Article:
Dan's Data letters #102
(page 2)Publication date: 3 May 2004.
Last modified 03-Dec-2011.
Have you seen Rayovac's I-C3 batteries yet?
I'm wondering if they are any better than the other rechargeable batteries out there. They claim to last up to four times longer in some devices, and to charge up to 1000 times. They also supply a charger that's supposed to charge in 15 minutes. Apparently they are NiMH, but with something in the cell itself to help deal with the heat and pressure of charging. I'm not sure if it's a sensor or what. This is supposed to help then charge faster and last longer.
Rayovac used to have a reputation for having the worst alkaline batteries out of the major brands. Not sure if that's the case this time around.
Also, what should I use for batteries in something that might sit around for a year and not get used, like an emergency flashlight in a car?
I've mentioned the I-C3 cells in passing in the past, but I sill haven't seen any personally.
The claims they make for the cells are what any rechargeable can do, except for the 15 minute charging; the "four times longer" claim is relative to alkaline cells in (very) high current devices.
Note that for low current devices, alkalines will last much better than rechargeables. NiCd and NiMH cells both "self-discharge" quite quickly, so if you leave them sitting around for a year there won't be much charge left. Year-old alkalines will still have almost as much energy left as they had when new. They're a much better choice for your emergency flashlight than NiMH or NiCd.
I think what the I-C3 cells have inside them to make the turbo charging possible is just a thermal switch - when the cells get really hot under the ultra-fast charge, the switch clicks off and breaks the circuit, allowing them to cool down (the charger's got a fan in it).
Apparently this does work quite well, though I wouldn't be surprised if it didn't actually quite finish the charge in 15 minutes - many hyper-fast chargers deliberately taper off to a much more reasonable charge rate towards the end of the charge, which is where damage can really be done to the cells. You don't know that, though, because they turn their "charging" light off as soon as they drop out of hyper-fast mode.
This is a perfectly valid strategy; a 90% charged battery's good enough for most purposes. Your "2000mAh" cell may only have as much juice in it as a fully charged 1800mAh cell unless you leave it in the charger for rather longer than the advertised time, though.
Getting back to emergency lights - for them, use lithium cells if you can. Their shelf life is unrivalled among battery chemistries with the juice to drive a flashlight.
The only consumer-battery-shaped lithiums you can get are AA cells. They're commonly available; Duracell and Energizer branded ones are in lots of stores. The catch is that their nominal voltage is 1.7V per cell, instead of the usual 1.5. In a Mini Maglite, that means you get a really bright light, because you're running the lamp at almost 1.3 times its rated power, but your bulb won't last nearly as long as your batteries.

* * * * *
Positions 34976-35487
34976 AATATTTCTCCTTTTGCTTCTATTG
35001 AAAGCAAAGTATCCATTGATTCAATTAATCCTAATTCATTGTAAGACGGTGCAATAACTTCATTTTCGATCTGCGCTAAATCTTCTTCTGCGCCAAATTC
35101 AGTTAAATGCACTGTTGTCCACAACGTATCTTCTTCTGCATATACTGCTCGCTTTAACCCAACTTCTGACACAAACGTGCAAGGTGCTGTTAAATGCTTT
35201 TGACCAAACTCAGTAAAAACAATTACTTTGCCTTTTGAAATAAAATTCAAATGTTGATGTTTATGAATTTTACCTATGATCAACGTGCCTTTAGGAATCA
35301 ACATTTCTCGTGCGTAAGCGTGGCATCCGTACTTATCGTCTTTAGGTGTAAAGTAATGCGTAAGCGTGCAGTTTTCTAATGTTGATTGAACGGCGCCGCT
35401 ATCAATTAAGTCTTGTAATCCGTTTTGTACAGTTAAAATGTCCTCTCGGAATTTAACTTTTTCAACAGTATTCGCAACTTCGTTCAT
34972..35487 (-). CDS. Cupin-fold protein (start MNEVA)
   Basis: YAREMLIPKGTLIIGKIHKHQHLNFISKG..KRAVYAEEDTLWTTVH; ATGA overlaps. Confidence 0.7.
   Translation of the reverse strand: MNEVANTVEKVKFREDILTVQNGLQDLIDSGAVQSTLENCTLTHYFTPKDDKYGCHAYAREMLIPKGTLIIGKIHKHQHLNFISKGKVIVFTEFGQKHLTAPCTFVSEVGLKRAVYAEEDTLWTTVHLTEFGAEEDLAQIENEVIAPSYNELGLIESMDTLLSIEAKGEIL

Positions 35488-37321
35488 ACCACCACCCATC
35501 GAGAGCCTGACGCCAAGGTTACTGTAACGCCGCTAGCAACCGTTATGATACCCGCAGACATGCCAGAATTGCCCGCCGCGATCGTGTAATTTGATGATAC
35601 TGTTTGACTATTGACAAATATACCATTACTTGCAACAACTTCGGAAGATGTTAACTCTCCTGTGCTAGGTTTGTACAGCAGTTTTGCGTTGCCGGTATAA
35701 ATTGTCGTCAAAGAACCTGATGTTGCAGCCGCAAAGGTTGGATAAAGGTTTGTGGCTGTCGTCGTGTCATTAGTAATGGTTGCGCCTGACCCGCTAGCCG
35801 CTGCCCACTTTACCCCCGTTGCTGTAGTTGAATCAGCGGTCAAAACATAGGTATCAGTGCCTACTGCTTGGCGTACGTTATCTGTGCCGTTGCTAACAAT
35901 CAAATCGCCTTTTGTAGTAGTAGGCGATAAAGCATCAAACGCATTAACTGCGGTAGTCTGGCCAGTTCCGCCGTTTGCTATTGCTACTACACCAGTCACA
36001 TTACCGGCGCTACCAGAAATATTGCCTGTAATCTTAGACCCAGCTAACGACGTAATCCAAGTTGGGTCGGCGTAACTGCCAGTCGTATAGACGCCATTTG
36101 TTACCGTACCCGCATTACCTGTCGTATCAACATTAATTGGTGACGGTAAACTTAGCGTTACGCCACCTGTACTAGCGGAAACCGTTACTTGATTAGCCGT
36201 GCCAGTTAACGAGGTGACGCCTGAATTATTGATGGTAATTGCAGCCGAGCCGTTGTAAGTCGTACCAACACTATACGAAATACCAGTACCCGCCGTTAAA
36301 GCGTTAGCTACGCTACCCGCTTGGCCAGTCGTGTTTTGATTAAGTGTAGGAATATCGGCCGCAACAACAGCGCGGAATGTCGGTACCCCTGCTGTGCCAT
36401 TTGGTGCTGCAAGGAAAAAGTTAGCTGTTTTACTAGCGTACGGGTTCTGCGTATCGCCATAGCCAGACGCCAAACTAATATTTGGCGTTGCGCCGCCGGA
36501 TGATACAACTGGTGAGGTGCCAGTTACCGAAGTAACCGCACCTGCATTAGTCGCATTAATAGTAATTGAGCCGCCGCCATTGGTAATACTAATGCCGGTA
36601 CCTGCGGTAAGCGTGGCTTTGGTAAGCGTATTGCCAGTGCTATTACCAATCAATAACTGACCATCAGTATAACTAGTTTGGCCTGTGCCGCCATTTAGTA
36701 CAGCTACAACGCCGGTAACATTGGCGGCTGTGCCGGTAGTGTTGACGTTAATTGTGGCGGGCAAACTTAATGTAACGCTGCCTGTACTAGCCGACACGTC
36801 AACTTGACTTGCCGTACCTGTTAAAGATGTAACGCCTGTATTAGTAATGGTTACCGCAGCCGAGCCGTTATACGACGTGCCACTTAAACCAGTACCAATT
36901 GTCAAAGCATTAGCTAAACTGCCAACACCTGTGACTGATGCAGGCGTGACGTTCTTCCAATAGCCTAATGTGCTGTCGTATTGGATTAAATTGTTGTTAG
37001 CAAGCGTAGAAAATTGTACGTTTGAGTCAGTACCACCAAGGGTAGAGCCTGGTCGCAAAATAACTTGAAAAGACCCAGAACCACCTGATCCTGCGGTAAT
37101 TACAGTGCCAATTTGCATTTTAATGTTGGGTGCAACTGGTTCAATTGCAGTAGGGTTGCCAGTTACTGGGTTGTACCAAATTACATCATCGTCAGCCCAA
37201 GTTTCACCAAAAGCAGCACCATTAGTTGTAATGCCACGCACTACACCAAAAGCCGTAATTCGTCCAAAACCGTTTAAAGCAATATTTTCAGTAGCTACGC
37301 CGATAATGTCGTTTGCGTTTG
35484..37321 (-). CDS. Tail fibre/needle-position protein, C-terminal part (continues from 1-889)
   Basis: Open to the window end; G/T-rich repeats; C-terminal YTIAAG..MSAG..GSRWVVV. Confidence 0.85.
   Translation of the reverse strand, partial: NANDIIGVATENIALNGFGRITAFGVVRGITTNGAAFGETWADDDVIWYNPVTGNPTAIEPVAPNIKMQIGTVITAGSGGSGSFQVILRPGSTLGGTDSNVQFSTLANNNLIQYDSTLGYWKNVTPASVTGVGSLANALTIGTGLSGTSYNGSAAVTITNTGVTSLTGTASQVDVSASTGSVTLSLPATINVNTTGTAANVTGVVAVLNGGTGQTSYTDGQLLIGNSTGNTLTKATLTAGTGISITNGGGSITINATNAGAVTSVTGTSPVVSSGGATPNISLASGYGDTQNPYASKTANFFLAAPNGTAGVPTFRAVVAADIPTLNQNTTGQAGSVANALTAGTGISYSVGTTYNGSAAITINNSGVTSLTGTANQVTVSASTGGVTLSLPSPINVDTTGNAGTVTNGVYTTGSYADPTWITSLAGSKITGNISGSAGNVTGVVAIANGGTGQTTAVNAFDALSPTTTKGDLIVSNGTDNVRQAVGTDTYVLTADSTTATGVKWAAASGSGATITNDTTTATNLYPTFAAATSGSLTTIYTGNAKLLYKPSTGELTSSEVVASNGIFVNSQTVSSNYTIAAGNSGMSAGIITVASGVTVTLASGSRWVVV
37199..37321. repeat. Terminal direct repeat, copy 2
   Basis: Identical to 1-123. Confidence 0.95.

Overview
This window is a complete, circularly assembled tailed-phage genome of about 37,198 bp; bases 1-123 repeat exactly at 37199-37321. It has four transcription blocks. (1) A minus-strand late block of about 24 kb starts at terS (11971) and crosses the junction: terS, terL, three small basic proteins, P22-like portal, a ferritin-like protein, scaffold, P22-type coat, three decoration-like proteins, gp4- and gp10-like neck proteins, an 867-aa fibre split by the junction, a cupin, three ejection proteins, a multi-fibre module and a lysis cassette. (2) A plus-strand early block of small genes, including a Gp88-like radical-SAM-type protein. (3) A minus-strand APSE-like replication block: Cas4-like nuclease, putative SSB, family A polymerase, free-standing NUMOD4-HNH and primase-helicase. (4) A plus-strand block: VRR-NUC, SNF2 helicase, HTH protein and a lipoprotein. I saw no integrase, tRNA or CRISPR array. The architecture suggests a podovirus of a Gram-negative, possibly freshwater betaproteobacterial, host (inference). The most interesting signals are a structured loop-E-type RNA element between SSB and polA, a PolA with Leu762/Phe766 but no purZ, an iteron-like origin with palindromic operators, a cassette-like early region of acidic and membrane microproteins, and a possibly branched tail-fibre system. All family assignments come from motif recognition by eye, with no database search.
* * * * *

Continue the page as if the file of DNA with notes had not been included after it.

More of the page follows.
(Regarding lithium AA shelf life - I've got a couple of Energizer lithiums that date back to at least 1993, when they were a pretty new product. The use-by date printed on them is 2003, but they've still got 3.2V between them, so there's no point replacing them with alkalines yet! They're in a laser pointer that's only had relatively occasional cat-toy use, but I wouldn't be surprised if they were still going strong another five years from now.)
There are also three volt CR123 "photo" lithium cells, as used by funky compact super-bright flashlights. These lights are great for emergencies too, but they're generally expensive enough in the first place that you're probably going to want to use them all the time, to justify the price.
There are also D-sized lithium batteries, but they're three volt as well, and so can't be used in normal flashlights expecting 1.5V cells unless you're dedicated enough to install half the recommended number of batteries, and use conductive spacers to fill the rest of the holes.
I have a Gigabyte 9600XT video card with a rather noisy fan. What strength resistor would I need to attach inline to lower the fan speed? I can't find any information on the wattage or amp-draw of the fan, which I realise is an impedance (Hah! I make joke!) to figuring this out, but if you could give me a general ohm range, I would be most appreciative.
It's impossible to say without knowing the fan voltage and power; there's too broad a possible range of resistor values. There's a better solution to this, but I'll ramble on about the worse one first.
If you want to drop the fan to, say, half power, then you want about 0.7 times the present input voltage, because current will fall with voltage, and voltage times current equals power, and the fan motor will work more or less like a resistive load for these purposes. Half power means one-on-the-square-root-of-two voltage, which gives one-on-root-two current; one-on-root-two squared is 0.5.